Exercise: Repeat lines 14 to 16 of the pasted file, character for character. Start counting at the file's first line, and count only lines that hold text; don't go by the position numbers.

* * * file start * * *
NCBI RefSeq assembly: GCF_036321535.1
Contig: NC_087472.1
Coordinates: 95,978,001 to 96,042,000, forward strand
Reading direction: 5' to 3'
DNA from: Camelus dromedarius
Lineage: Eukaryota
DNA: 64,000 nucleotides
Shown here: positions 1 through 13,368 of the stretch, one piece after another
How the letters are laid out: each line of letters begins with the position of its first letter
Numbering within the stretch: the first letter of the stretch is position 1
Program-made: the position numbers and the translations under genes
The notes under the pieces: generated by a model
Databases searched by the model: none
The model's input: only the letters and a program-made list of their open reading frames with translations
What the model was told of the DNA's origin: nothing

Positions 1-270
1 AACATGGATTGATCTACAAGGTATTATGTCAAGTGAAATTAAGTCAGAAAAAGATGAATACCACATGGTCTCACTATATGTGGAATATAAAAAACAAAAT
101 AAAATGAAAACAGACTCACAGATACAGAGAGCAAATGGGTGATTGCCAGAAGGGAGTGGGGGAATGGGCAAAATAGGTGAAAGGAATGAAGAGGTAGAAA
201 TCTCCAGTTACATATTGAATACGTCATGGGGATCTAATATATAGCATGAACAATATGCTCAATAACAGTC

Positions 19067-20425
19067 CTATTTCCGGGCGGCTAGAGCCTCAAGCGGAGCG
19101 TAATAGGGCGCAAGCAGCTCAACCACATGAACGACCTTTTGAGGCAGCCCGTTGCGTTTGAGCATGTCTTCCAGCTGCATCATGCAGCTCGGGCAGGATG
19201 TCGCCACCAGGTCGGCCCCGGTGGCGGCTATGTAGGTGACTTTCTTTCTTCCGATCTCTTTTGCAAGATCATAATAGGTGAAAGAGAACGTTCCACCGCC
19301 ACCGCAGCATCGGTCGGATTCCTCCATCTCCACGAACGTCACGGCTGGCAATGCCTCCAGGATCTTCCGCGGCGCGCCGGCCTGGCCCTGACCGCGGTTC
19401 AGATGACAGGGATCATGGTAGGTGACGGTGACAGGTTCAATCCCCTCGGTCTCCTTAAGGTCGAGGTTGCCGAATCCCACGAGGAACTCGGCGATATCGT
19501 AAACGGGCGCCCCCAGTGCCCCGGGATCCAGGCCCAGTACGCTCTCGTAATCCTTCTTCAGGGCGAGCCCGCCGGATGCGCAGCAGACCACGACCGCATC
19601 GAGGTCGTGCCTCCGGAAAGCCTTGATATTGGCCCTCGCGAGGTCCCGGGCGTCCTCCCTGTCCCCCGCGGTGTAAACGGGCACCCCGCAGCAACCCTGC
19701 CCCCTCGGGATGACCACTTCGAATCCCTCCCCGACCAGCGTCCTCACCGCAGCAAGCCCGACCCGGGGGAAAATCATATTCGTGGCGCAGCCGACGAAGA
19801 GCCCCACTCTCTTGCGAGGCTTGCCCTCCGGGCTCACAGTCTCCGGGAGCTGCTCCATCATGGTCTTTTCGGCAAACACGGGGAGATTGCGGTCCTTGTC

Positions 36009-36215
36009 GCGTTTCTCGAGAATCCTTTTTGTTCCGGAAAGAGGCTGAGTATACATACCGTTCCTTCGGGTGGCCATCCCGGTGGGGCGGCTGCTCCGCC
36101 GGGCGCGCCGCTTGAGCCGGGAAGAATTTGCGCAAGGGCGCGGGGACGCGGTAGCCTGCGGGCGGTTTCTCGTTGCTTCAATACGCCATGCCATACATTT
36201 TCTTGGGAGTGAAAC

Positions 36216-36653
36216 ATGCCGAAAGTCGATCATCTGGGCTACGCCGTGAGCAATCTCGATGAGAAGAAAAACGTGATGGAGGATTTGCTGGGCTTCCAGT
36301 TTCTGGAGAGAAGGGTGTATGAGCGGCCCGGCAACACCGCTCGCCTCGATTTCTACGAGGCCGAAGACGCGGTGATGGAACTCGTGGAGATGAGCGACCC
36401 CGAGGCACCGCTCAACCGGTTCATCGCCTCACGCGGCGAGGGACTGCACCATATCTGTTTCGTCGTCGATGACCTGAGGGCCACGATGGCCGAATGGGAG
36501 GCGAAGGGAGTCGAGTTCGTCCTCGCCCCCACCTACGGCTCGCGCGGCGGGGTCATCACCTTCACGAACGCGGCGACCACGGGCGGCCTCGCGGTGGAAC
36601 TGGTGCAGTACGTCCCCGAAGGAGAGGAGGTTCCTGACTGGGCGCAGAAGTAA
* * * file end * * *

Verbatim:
The model's input: only the letters and a program-made list of their open reading frames with translations
What the model was told of the DNA's origin: nothing

Positions 1-270